I was wondering if anyone here knew of any good books or resources about this topic, or about some of the points that my professor brought up.

Any help is appreciated, and once again, I'm sorry if this shouldn't be posted in this community.

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[01 Jun 2005|11:51am]

Hello everybody, my name is Evelyn.
During the 70's and 80's, Chile (the country where I live) passed through the most terrible time of its history: Augusto Pinochet began a dictatorship that killed more than 25 thousand people. Nowadays, after 15 years since the return of democracy, the chilean society is still divided and there are still families and friendships broken because of political matters.

Maybe this is s silly question, but I wonder if the same happens in Europe, I wonder if Tito, Stalin, Hitler, Mussolini, etc, still have some sort of influence over the societies they belonged to, after all the years that have happened since they all died...
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Zeppelintribune Swastika Blown Up [19 May 2005|12:09pm]


Does anyone know where we could find the video (or have it on their computer and could send it to us) of the US Army blowing up this swastika on the top of the Zeppelintribüne? We've looked for it for two days on google, and aren't really sure what to call it/what to search for, and haven't turned up any results that help.
So, if you could please help or know anyone who could, it would be much appreciated ^_^
Blowing up the SwastikaCollapse )

Any help would be appreciated ^_^ Thanks in advance!
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[21 Apr 2005|02:59pm]
Could anyone recommend a book or other resource (web site?) detailing the events in the former Soviet Union, Russia, and the other former Soviet Republics from the time of Gorbachev, glasnost and perestroika through to the events of 1991 which led to the dissolution of the Soviet Union? Also, could anyone recommend the same for the time since the dissolution of the Soviet Union up to the approximately the present day?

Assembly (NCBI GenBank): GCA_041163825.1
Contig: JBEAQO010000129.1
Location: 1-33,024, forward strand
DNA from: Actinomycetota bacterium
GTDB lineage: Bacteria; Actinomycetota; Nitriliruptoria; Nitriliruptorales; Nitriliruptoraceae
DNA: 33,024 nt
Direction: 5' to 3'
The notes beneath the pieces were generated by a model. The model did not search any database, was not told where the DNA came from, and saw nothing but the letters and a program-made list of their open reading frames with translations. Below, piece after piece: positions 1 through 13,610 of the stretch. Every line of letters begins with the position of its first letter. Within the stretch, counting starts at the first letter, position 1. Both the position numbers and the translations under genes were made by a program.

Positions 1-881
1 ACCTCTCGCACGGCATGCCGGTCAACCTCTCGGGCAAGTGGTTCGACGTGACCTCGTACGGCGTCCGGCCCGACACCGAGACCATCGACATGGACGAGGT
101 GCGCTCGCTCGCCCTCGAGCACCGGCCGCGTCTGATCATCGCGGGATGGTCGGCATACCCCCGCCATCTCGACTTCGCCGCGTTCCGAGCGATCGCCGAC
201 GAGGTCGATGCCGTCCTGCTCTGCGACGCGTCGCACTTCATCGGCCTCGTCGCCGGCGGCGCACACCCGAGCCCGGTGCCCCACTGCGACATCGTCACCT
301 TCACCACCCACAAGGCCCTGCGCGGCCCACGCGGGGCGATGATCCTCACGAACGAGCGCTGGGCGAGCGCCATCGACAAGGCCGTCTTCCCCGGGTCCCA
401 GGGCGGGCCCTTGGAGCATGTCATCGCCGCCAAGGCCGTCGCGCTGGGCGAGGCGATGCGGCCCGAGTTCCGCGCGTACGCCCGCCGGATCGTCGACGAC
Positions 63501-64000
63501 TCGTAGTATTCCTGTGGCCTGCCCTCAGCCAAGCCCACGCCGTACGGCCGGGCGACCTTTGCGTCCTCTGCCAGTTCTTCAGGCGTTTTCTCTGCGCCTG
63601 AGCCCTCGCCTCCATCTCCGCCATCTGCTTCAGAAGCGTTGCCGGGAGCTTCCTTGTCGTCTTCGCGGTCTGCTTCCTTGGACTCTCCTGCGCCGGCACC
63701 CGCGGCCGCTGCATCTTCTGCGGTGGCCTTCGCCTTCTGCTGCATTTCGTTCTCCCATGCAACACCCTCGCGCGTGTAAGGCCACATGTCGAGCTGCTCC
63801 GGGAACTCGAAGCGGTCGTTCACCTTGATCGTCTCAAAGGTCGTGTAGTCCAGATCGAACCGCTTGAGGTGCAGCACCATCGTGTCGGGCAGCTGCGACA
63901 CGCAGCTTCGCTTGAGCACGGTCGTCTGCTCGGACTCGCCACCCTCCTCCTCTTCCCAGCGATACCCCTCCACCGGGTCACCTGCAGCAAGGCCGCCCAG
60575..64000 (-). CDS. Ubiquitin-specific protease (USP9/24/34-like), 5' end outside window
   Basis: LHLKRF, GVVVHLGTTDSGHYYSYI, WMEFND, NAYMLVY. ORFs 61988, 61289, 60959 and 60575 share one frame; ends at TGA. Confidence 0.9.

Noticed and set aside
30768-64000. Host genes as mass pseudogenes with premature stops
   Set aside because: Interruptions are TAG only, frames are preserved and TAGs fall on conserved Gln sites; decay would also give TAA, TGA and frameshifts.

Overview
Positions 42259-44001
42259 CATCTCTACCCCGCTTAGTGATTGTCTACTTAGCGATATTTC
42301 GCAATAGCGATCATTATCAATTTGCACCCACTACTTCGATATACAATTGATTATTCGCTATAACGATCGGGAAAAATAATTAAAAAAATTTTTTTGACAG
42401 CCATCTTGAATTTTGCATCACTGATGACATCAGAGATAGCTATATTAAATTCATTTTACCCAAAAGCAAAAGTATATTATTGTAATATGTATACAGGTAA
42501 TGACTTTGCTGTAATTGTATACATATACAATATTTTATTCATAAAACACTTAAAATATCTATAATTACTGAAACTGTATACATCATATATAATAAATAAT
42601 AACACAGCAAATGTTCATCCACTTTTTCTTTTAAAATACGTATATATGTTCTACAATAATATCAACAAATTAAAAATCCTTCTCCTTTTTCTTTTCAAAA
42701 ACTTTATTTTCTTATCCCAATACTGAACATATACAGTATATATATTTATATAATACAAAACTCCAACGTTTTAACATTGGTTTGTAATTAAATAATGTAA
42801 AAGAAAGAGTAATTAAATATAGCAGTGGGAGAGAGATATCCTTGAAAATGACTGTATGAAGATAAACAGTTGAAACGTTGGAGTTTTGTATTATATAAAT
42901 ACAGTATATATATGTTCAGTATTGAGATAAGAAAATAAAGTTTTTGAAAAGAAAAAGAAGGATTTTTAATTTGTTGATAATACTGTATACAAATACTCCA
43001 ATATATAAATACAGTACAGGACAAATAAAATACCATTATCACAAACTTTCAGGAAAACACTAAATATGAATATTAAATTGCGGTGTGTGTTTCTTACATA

[cross-posted to several communities]
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Free Mojtaba and Arash Day [22 Feb 2005|03:40pm]

[ mood | peaceful ]

Free Mojaba and Arash Day Info 



Committee to Protect Bloggers



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Punic Wars [01 Feb 2005|10:29am]

Does anyone know of any "good" primary sources relating to the FIRST and THIRD Punic wars? I need them for a paper I will be writing later in the semester.

Thank you!

X-posted to roma_antiqua
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[07 Jan 2005|10:52pm]

can you help me? I need the french title for "Agony and Ecstasy" of I.Stone? Is it edited in French?
1 comment|post comment

Yushchenko Victory [28 Dec 2004|04:16pm]


What is your opinion on recent events in the Ukraine?  Personally, I am pleased at the results as I was in favor of Yushchenko all along.  I distrusted Yanukovych as it would seem that he was guilty of ballot rigging and I also wonder why Putin was so eager for him to win.  What do you all think?

X Posted

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[29 Oct 2004|06:44pm]

Thought this site might interest everyone here. It's a political timeline map, from 0AD, to 2000AD (just keep clicking next)

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The Children of Elizabeth Tudor? [25 Oct 2004|06:54pm]

[ mood | grumpy ]

I am planning on showing my AP European History class the film Elizabeth tomorrow evening.  I was doing some research on how historians view the film and came across this article.  In the piece, the author mentions rumors from the period that state that Elizabeth might have had as many as 5 illegitimate children. Has anyone ever heard of these rumors before or have any further information on this? Thanks. :)